Stolen away: Brooklyn launcher Carl Erskine remembers the 1951 scam in which he stole the signs

Stolen away: Brooklyn launcher Carl Erskine remembers the 1951 scam in which he stole the signs

NEW YORK – Steal Signals. Knock on a trash can. Defeat the Dodgers in October.

Sounds very familiar to Carl Erskine.

“If they return with penalties for the Astros by 2017,” he said on Wednesday, “I want them to go back to 1951 to help us.”

The old Brooklyn pitcher laughed. Type of.

The 93-year-old Erskine vividly remembered what had been the biggest scandal in baseball history so far this week.

After 13½ games in mid-August, Jackie Robinson and the Dodgers seemed determined. That was until rookie Willie Mays and the New York Giants flew back, fueled by an incredible late home game at the Polo Grounds, and forced a best-of-three playoff for the National League pennant.

Erskine warmed up in Game 3 in the Brooklyn bullpen when Bobby Thomson competed for the famous “Shot Heard ‘Round the World”, a three-run Homer ninth ahead of Ralph Branca, who brought the Giants 5-4 Victory.

Half a century later, a huge secret was revealed: the Giants had put on binoculars and buzzer systems at the end of July to steal the signals from the catchers and give their opponents a tip.

“We thought something was going on, we were suspicious, but we couldn’t prove anything,” said Erskine of his home in Anderson, Indiana. “I remember Ralph saying to me,” I bet these dirty birds are cheating. “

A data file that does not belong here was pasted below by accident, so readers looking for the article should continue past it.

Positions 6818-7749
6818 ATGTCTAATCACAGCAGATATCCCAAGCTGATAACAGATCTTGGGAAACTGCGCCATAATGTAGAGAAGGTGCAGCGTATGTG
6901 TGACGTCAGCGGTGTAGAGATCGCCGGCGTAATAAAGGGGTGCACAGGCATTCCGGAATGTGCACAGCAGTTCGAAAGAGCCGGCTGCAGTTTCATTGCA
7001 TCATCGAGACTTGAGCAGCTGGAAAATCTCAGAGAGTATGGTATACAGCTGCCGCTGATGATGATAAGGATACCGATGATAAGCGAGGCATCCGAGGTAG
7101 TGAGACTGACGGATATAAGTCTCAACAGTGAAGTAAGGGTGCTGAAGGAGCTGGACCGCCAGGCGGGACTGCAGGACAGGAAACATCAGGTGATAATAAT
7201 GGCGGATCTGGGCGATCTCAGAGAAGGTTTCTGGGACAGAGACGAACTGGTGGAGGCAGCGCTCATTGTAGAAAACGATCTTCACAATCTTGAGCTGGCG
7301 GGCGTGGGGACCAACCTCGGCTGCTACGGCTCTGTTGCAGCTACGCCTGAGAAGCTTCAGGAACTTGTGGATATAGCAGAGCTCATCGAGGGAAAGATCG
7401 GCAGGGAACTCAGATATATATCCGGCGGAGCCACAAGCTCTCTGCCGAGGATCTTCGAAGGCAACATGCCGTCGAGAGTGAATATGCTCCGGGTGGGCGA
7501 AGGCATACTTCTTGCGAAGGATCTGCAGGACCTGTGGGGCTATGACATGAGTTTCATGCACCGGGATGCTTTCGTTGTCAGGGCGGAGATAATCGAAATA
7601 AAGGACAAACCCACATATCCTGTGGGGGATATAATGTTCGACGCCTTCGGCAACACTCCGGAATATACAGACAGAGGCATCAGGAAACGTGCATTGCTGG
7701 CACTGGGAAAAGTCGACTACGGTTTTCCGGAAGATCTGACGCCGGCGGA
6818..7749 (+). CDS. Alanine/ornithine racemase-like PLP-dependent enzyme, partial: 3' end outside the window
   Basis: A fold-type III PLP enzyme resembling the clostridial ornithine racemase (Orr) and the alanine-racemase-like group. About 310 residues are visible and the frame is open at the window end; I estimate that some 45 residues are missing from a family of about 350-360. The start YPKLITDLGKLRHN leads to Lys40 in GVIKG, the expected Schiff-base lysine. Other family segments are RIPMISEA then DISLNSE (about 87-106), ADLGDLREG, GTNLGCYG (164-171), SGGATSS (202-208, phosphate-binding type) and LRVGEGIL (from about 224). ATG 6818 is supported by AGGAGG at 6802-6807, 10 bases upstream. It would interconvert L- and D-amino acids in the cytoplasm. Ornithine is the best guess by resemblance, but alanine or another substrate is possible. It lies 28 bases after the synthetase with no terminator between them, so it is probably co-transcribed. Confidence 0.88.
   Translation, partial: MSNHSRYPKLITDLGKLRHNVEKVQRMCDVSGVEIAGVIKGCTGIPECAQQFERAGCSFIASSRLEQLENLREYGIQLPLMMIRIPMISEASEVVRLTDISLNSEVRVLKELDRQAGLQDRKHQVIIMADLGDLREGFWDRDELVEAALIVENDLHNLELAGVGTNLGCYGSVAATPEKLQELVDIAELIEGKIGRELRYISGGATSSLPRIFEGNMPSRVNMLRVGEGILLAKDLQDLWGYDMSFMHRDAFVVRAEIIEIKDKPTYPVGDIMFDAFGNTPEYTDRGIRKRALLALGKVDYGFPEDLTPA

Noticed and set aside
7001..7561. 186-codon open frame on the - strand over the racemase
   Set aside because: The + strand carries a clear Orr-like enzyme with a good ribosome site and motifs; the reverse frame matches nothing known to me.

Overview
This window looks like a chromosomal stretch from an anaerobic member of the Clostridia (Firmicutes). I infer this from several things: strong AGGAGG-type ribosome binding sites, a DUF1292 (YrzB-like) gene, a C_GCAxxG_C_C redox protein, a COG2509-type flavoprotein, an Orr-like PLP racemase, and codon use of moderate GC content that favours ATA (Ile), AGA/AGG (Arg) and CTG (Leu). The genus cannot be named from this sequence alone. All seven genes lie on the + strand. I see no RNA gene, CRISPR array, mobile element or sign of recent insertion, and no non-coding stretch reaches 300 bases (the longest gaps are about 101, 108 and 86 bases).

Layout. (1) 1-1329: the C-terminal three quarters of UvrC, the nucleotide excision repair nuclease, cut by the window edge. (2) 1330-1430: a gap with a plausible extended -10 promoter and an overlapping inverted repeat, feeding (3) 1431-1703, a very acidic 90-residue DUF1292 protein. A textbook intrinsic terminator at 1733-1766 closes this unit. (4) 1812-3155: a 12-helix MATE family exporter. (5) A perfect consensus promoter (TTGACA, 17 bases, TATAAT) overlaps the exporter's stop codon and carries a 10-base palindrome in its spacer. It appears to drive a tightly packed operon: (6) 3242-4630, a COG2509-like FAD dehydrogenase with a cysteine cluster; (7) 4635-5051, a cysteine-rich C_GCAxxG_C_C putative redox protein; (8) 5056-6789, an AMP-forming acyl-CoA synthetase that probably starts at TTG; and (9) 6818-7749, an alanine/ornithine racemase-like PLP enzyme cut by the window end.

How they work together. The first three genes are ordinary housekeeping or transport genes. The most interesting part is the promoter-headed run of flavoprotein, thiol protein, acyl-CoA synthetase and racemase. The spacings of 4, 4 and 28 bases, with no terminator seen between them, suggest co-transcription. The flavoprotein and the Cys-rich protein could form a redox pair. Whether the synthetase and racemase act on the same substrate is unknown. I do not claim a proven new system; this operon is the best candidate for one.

Herman Franks, a former Dodger who had become a Giants coach, was stationed in the home club house above the 483-foot mark in midfield (147.2 meters from the home sign). From a darkened window he peered for catchers with a telescope and passed the signs on.

When a buzzer sounded in the New Yorker Bullpen – at that time still cheap in the game, in the middle of the field – a Giants player, who could wiggle with a white towel, signaled what kind of field was approaching.

“A batsman wouldn’t even have to move his head,” said Erskine. “It was just over the pitcher’s left shoulder. Put your eyes at about 2 o’clock and you’ll see.”

A few years after the scheme became known, Erskine saw an obituary for Franks.

“I emailed Ralph and said to him,” Old giants never die, they just steal, “said Erskine.

Erskine, popularly known as “Oisk” by Brooklyn fans of “The Boys of Summer”, made his major league debut in 1948 and spent every 12 years of his career with the Dodgers, ending in Los Angeles. The right-hander was between 16 and 12 in 1951 and went from 122 to 78 in the overall ranking with two no-hitters. He attended the World Series five times.

Erskine said he had read about the Astros’ scam, stealing signs from a video feed in midfield and throwing a trash can to alert players to the upcoming pitch. Houston ended 2017 by beating the Dodgers in the World Series.

“You mean, in this high-tech world, they had to fall back on it?” He said, giggling. “In the Commissioner’s eyes, it is probably a lot of junk that he wished he had never happened.”

Not that Erskine and the Dodgers didn’t try it in their time.

“In my day, television was still new in the early 1950s. We had a television in our club house in Ebbets Field and when the opposing catcher, trainer or manager went to the hill we tried to read our lips to see what he said about the pitcher, ”said Erskine.

“Just fish for something. Pretty spotty results, ”he said. “But I think it was a tentative decision for what will come later.”